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Mr. Cash: We discussed this issue at some length in Committee and I am glad that the Minister has taken the opportunity to describe the arrangements in new clause 15. It is always refreshing to note occasions on which consideration in Committee has produced improvements in legislation—and that is especially so in relation to this Bill, following the extended discussions that took place when it was first introduced and then on its reintroduction.

The Minister said that the new clause will replace the old clause 150 and section 20 of the Landlord and Tenant Act 1985. As new clause 15 states, when the new section applies

The new clause then defines a "relevant contribution". The Minister made the point that she wants to be sure that we do not end up with the costs outweighing the benefits, and that is an important point. However, that leads us to a feature of recent Government legislation. I was asked to comment on the Education Bill and I said that it was regulation, regulation and regulation rather than education, education and education. The position with this Bill is similar.

We all understand that an important Bill cannot cover every issue, but—as I said in Committee—it is a matter of increasing concern that a tidal wave of regulation is affecting the people of this country. The public are confused, because even if they can understand the opaque and difficult provisions of a Bill—we have already discussed several examples tonight and I have tried to point out how difficult it is for people to understand, or even have ready access to, the provisions that will affect them—it is even more difficult to understand those areas that are shoved off to be the subject of regulations.

We do not even know what the regulations will contain. In Committee, I made that point about the drafting and preparation of the standard form of community statement and the commonhold association. I do not want to go back over old ground, but it took more than a nutcracker to get the details out of the Government. I am glad that I succeeded.

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9.15 pm

Mr. Mark Field: I understand my hon. Friend's concern about an overwhelming tide of regulation. Equally, I think all of us would accept that leaseholders must be protected. Some of the Government's suggestions are entirely sensible. However, does my hon. Friend have some thoughts on the de minimis provisions, on which the Minister was unfortunately unwilling to go into any detail, and the amounts of money below which such regulations would not come into play?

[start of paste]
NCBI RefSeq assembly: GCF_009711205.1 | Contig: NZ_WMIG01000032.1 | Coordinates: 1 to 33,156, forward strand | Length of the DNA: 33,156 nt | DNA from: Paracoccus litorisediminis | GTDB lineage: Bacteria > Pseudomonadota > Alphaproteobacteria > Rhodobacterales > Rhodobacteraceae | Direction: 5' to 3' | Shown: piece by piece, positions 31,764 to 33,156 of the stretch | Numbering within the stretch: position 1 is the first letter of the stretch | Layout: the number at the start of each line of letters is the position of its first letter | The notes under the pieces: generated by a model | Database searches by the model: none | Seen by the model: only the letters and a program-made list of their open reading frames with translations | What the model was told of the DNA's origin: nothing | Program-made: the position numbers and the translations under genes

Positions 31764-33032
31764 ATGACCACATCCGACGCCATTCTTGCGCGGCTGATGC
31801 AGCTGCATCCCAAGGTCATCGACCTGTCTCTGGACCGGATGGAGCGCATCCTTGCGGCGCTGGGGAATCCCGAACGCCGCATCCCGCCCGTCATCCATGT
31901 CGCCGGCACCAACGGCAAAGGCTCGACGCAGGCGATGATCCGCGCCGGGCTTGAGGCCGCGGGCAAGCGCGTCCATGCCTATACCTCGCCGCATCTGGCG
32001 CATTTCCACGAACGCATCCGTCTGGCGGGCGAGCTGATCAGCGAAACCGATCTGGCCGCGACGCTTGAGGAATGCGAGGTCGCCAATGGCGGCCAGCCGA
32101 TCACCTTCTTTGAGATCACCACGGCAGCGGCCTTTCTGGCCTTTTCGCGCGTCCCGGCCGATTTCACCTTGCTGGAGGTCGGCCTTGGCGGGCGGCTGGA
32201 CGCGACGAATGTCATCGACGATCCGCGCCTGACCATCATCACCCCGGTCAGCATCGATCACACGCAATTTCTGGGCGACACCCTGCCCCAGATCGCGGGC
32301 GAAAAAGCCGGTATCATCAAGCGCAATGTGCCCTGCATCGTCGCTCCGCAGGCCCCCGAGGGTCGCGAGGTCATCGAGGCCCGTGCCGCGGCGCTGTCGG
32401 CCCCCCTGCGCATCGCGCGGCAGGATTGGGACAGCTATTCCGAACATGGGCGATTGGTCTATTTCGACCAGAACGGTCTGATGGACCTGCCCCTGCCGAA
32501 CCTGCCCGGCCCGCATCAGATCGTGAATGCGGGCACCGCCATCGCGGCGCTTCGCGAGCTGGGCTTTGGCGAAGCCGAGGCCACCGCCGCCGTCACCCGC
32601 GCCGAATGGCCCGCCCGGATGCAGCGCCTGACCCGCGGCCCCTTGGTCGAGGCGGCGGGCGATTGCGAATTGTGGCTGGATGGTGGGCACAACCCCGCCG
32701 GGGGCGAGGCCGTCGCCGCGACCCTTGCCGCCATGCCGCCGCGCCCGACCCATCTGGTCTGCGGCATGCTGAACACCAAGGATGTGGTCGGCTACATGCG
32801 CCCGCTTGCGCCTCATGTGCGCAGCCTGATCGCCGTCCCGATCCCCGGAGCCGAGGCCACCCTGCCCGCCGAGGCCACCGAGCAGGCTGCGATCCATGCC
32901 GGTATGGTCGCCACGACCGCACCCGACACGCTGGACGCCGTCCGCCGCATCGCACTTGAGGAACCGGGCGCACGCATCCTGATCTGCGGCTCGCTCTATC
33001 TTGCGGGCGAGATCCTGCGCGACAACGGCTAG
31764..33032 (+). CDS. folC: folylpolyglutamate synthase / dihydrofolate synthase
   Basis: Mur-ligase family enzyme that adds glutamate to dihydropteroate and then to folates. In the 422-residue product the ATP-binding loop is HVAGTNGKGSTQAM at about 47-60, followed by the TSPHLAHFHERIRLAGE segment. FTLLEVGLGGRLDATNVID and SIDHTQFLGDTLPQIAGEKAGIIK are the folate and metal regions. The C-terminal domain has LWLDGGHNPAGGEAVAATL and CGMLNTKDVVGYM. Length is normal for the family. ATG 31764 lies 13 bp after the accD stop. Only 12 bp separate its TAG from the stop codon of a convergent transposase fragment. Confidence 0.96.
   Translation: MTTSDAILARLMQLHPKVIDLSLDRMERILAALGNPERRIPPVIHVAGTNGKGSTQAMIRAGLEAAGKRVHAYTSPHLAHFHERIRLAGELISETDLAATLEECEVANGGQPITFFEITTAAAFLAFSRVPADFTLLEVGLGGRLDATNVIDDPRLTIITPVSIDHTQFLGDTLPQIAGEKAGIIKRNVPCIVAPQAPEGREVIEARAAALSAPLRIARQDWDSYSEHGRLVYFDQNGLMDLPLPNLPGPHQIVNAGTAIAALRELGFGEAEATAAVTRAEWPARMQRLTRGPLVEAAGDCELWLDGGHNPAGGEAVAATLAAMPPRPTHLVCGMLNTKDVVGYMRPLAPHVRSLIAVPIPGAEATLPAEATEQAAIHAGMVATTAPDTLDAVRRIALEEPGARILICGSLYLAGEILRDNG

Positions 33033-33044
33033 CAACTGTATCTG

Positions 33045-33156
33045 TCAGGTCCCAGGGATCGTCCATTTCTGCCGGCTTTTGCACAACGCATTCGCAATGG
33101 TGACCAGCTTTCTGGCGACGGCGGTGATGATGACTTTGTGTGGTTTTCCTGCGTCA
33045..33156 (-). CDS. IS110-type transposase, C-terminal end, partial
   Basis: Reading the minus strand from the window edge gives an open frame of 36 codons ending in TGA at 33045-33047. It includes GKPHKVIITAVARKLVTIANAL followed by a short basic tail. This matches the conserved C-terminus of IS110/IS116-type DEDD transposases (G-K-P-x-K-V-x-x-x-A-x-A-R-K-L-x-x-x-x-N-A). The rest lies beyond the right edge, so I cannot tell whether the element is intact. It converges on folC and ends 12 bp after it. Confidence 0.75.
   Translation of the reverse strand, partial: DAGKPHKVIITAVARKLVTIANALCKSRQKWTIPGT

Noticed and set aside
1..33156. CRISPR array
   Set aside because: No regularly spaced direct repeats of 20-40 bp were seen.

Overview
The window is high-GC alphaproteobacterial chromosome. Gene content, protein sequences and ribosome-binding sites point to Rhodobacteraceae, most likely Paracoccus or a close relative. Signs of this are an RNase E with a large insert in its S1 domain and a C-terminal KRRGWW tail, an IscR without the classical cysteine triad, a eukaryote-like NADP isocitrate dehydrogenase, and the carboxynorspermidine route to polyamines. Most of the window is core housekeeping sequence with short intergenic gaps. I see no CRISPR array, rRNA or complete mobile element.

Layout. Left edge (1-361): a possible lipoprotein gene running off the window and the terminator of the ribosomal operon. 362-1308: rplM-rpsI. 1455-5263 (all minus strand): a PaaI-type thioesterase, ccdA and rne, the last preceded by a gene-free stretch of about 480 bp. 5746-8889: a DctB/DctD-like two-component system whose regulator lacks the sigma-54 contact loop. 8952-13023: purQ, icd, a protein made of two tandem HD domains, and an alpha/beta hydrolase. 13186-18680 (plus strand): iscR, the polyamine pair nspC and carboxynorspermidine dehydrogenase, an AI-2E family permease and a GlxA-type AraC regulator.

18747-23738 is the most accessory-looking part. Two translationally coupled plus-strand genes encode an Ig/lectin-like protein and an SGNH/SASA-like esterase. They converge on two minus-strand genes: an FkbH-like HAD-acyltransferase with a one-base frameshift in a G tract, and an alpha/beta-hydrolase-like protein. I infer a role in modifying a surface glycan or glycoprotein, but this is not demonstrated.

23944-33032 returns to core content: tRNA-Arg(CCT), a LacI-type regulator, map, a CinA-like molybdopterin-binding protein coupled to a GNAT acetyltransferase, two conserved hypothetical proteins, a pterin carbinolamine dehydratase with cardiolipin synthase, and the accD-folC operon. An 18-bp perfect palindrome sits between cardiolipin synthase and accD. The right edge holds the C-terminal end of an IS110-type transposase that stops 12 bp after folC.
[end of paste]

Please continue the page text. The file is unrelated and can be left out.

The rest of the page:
Mr. Cash: I should have thought that it was sensible to prescribe arrangements to ensure that people were excluded from the operation of the regulations except in circumstances where it was obvious that there was no alternative. Just as we cannot apply sunset clauses to everything, we cannot apply de minimis regulations to everything. What we can do is set a threshold and say, "The regulation will not apply in these cases but it will apply in others." As it happens, thresholds have already been set in a number of provisions in the Bill. They may have been applied in this case.

I have a general concern. New section 20ZA(5) states that the regulations will

it does not say exclusively include—

I do not know whether you, Madam Deputy Speaker, live in a block of flats like the block I live in. I dare say that most hon. Members do, certainly in London. I am happy to declare an interest and a concern, as I have done several times during our proceedings. There is the idea that, after we leave the precincts of the palace of Westminster, we will go to a late-night meeting with a tenants' management association and sit there between 10 pm and 1 am listening to harmonious, or very unhappy, discussions.

I have on occasion unwisely taken part in some of those activities. I am a little apprehensive, because there is always—I say it with great respect—the A1 barrack-room lawyer, who is determined to continue analysing the management association, the articles of association and the memorandum in every detail. [Interruption.] I take good note of the gesture the Minister has just made to me, which I perfectly understand. I assure her that those people do what they do in the great cause of ensuring that people understand the documents properly. All I can say is that there will be many occasions when the regulations will be buried from view. They will probably be in some obscure corner of a solicitor's office and cause a great deal of difficulty.